I spent the best part of Monday preparing, planning and rehearsing for the QAA online workshop on Maintaining quality in an online learning environment I am participating in.
An article I write was published in University Business this week. Regular readers of the blog will realise that this was a reworked (and polished) version of a blog post I published a few weeks back.
Throughout the pandemic, universities have done their utmost to make sure continuity of learning has been maintained as much as possible, and the pace at which the sector has moved is amazing. But now that the initial period of response is coming to a close, and universities are starting to look at more long-term options, a consideration of online pedagogy and strategy will be important.
On Tuesday I had another article published, this time in The PIE News.
As coronavirus turns the traditional university experience upside down, changing the ways we design and deliver teaching, are contact hours still a valuable mark of quality?
I spent most of the day in my Senior TEL Group meeting where we discussed the group’s current challenges and what potentially kind of support from Jisc they need. Issues that did arise included workload planning, curriculum scheduling and timetabling.
On Wednesday, UUK published the results of a survey on how universities will deliver teaching and learning this autumn.
97% of universities surveyed confirmed that they will provide in-person teaching at the start of term this year, with 78 universities (87%), also stating that they will offer in-person social opportunities to students, including outside events and sporting activities, all in line with government and public health guidance.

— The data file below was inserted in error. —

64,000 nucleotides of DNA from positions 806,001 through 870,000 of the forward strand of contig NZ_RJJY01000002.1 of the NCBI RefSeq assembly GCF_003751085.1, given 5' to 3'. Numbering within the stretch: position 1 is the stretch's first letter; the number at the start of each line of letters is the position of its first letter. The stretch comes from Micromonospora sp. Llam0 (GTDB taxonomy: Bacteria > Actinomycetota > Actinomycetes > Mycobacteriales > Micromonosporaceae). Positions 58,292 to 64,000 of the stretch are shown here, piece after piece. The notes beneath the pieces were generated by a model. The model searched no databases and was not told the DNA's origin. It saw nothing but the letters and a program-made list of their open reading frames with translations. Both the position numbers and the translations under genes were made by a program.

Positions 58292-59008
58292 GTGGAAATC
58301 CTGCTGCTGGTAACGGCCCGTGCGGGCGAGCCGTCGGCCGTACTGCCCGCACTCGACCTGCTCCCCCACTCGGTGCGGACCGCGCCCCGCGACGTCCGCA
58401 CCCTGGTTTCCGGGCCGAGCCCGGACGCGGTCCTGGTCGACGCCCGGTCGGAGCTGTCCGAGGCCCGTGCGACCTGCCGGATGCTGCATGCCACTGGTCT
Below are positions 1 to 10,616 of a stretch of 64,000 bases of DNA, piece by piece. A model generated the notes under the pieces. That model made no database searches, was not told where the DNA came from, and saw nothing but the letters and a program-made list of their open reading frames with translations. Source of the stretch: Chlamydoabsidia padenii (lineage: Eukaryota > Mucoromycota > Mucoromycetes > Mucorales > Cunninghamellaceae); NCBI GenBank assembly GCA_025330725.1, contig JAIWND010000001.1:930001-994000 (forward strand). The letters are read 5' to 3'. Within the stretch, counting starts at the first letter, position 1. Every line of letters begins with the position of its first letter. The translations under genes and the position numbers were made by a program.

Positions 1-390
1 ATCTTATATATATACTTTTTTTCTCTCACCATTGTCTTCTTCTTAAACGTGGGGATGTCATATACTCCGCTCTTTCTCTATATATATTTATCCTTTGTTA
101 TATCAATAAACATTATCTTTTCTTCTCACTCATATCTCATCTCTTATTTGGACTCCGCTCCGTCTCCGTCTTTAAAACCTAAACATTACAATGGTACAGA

Thursday I did two online presentations, one was part of a QAA workshop on Maintaining quality in an online learning environment in which we will look at some of the key quality assurance issues that universities will face in the new academic year.
This session will include an update on COVID-19 before moving to a focus on the pedagogy of online teaching and learning and how this underpins quality. We will discuss key messages from a range of sources regarding maintaining quality in an online environment, before hearing applied examples from providers.
I also ran a session at Jisc’s Connect Morewhich I have called What of the future?My session was asking delegates to think about what happens next? What they think they need to do? As well as what they want support and help with to make it happen? This was a challenging session, despite having 80+ people in the Zoom session, there wasn’t many contributions from the delegates. I am not sure if it was my session, or the fact that it was the last session of the day, or the platform (we were using the Zoom webinar platform) didn’t necessarily facilitate engagement that well. In the end I did a quick presentation about my thinking of what the short term future means for universities and colleges.
I have been thinking following conversations earlier this week about scheduling of hybrid and blended programmes on a socially distanced campus.
So we know many universities are planning for blended and hybrid programmes with some aspects of courses delivered physically, but socially distanced. Some parts will be delivered online through tools such as Zoom, Teams and the VLE. Some will be asynchronous, but some won’t.
My question is this, where (physically) are you expecting your students to access those online aspects of their programmes, especially those which are synchronous? They will need a device and an internet connection, but they will also need a physical space to participate as well.
Imagine a commuter student (or a student who lives some distance from the university) who has arrived on campus for a physical face to face seminar and then needs to attend an online session. Where are they expected to do that? If they are to be on campus, where would they go? Would they know where they could go? Are they expected to go “home”?
My top tweet this week was this one.
Not sure if it is the worst…. it is bad! The Sovereign Centre in Weston-super-Mare. It has a food court with NO food outlets to buy food from! Loads of empty shops and plans to turn it into a health centre. pic.twitter.com/us5RAJwCIS
— James Clay (@jamesclay) June 15, 2020